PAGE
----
The interview everyone’s talked about all this past week is Frank Rich‘s with Chris Rock for New York. Thing is, all week long, Rock just kept right on going, writing a piece for the Hollywood Reporter (“It’s a white industry. Just as the NBA is a black industry. I’m not even saying it’s a bad thing. It just is…. I go to the movies almost every week, and I can go a month and not see a black woman having an actual speaking part in a movie. That’s the truth.”), talking to Rembert Browne at Grantland (“No one tells Brad Pitt to ‘Stay white.’ ‘Ben Affleck, stay white.'”) and with Brian Hiatt for Rolling Stone (“I’d rather work with Wes Anderson, but I don’t look like Owen Wilson. I’d love to work with Alexander Payne and Richard Linklater. But they don’t really do those movies with black people that much. So you gotta make your own.”) And all this follows Kelefa Sanneh‘s profile in the New Yorker.
“I don’t even try to teach cinema. What I do every day is tell the young people at Sarajevo Film Academy to be themselves and do what they feel and believe is right.” That’s Béla Tarr, talking to Michael Guarneri in BOMB. And “to find out more about Tarr’s teaching methods, [Guarneri] also contacted two of his close friends and collaborators: cinematographer—and a great filmmaker in his own right—Fred Kelemen, and composer/actor Mihály Víg, who were kind enough to help me sketch a profile of the auteur.”
“On the 75th anniversary of Gone with the Wind’s December premiere at the Loew’s Grand Theatre in Atlanta, when more than 300,000 people lined the streets for a glimpse at its stars,” John Meroney talks with Olivia de Havilland, who turned 98 this summer, for Garden & Gun. Via Farran Smith Nehme.
“You have always said numbers don’t matter, but how does it feel to have completed your 102nd film?” Lee Hyo-won asks Im Kwon-taek in the Hollywood Reporter: “Having made over 100 films doesn’t necessarily make you a better filmmaker. In fact, because you’ve done so many, you’re faced with the dilemma, “What do I do next?” Every time I finish a project, I always feel as if I’ve barely made the cut, like I’ve barely done a pull-up on the monkey bar. I feel breathless.”
Another variation on the theme from John Boorman, talking to Fabien Lemercier at Cineuropa: “I’m 81 years old, and so it’s very difficult, physically speaking, to get going again on a new project. But perhaps I will direct one more film in the not-too-distant future.”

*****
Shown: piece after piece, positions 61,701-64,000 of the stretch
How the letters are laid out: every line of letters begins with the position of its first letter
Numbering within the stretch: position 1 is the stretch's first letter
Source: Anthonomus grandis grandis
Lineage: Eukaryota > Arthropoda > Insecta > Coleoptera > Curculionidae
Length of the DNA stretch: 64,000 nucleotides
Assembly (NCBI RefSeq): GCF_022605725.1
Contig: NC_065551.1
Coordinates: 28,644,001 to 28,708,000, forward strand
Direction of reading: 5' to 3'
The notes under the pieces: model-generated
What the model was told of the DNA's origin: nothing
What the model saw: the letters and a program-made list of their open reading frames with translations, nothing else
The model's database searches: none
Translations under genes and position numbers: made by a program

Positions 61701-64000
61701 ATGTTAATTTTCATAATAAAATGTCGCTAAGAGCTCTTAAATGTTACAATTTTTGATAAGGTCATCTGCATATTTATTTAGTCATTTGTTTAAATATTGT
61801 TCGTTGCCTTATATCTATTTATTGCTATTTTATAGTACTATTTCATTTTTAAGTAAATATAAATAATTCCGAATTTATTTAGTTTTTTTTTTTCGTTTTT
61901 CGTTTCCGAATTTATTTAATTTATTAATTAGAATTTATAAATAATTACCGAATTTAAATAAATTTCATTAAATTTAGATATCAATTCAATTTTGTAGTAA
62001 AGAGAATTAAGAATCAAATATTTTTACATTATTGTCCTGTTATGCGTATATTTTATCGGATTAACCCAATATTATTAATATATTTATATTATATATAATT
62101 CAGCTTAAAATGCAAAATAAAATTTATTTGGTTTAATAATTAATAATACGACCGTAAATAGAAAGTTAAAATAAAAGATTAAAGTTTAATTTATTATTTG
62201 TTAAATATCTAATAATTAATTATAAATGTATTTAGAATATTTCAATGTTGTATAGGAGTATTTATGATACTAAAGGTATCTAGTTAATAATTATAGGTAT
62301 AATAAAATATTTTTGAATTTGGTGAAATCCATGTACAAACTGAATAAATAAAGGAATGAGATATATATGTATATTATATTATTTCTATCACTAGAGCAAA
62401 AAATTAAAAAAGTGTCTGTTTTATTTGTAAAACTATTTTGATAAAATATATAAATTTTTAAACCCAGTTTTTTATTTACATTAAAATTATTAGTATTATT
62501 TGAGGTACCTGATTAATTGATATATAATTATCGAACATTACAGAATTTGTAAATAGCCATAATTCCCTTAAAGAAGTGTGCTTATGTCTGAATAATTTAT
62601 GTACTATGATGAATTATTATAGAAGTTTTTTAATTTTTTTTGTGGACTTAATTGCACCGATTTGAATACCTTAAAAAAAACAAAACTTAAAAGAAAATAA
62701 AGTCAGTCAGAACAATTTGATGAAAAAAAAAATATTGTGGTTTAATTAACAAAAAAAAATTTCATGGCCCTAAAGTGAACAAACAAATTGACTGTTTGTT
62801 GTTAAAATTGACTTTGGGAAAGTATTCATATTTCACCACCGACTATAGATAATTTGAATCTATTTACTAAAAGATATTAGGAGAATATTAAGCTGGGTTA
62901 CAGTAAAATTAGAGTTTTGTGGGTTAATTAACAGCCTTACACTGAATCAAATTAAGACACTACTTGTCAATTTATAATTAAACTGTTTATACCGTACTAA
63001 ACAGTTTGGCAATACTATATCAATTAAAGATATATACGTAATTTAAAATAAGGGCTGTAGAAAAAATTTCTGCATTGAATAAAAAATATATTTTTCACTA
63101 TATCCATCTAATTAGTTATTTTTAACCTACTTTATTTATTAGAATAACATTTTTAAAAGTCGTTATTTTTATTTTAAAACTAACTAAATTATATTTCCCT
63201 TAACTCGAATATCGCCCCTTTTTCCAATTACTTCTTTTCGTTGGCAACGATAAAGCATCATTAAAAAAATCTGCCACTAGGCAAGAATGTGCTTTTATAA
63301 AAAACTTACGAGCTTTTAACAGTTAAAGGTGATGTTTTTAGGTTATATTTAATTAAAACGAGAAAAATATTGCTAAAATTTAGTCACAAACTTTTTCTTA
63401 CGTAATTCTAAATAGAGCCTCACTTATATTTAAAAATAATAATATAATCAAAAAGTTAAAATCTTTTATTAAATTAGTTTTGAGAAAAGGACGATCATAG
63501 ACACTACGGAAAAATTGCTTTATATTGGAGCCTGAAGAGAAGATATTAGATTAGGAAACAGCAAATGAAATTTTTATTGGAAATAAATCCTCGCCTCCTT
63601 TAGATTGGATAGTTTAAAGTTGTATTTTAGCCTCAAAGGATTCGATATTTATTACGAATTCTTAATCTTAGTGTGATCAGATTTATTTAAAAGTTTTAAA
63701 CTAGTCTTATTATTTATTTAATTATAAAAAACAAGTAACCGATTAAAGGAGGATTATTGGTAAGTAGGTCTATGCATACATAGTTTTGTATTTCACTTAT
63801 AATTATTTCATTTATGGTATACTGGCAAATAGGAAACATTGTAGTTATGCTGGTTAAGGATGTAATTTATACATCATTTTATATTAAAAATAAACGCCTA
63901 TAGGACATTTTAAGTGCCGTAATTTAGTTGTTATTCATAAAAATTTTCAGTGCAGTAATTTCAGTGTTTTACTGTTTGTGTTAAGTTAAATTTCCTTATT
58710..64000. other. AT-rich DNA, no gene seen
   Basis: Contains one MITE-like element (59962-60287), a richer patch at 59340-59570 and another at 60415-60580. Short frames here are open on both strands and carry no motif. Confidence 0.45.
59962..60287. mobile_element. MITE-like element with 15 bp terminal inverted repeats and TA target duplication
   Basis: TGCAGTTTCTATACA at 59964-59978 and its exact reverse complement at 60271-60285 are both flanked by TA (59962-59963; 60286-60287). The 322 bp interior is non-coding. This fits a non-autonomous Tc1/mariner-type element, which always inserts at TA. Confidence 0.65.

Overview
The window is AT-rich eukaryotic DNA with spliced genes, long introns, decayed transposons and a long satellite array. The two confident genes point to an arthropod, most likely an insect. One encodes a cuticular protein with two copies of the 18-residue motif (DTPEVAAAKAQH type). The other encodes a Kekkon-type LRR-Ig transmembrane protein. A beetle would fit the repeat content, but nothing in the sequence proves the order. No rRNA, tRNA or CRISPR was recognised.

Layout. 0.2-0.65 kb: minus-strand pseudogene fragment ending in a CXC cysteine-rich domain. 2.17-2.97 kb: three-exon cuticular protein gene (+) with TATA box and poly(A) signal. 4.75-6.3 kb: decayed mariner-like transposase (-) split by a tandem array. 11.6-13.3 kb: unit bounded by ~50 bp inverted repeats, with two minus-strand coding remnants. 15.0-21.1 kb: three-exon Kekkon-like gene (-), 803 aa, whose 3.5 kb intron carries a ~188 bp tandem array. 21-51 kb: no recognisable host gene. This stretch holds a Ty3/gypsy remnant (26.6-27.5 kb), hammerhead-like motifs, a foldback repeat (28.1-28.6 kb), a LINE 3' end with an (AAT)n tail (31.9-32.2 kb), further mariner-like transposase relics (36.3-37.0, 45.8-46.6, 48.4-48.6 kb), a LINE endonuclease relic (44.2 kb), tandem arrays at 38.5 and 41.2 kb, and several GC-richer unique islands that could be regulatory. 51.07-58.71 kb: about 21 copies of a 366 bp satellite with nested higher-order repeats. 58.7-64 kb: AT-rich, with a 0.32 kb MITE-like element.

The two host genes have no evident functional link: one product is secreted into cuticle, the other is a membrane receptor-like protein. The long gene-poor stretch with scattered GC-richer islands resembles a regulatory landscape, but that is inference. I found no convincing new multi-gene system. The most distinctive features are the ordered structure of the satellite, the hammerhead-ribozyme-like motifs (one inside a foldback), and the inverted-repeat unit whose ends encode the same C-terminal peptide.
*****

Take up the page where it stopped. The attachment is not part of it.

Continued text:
With Miss Julie in limited release this weekend (at the Talkhouse Film, Sophia Takal says she’s “struggled to figure out a way to connect to the film”), Liv Ullmann (75) has been making the rounds, talking about working with Jessica Chastain, Colin Farrell and Samantha Morton on her Strindberg adaptation: Diana Drumm (Slant), Emma Myers (Indiewire) and Jose Solís (Film Experience).
The other day, we posted Jonathan Marlow‘s chat with Robert Downey Sr. (a 78-year-old prince), currently being feted all weekend long at Cinefamily in Los Angeles. At Twitch, Zach Gayne talks with him as well.
“You know you’ve made it when the director of The Exorcist declares your first feature the most terrifying film he’s ever seen,” writes Laura Parker for New York. “Earlier this week, Oscar winner William Friedkin offered to host a screening of Australian horror film The Babadook after observing the film’s limited U.S. release.” And she talks with director Jennifer Kent.
“For a filmmaker who gives such consideration to the inner workings of the mind, it will occasionally happen to Erik Skjoldbjærg that something slips his,” writes Stephen Saito, introducing his interview with the director of the original Insomnia (1997). “In the case of his latest film Pioneer, an engrossing thriller about Norway’s deep sea divers of the 1980s who uncovered the oil that led to the nation’s prosperity to the present day, that something happened to be the fact he’s afraid of water and he’d be spending a good deal of the shoot submerged in it.”
Listening (89’23”). Adam Schartoff‘s latest guests on Filmwax Radio are Liv Ullmann, Chuck Workman (Magician: The Astonishing Life and Work of Orson Welles) and Göran Hugo Olsson (Concerning Violence).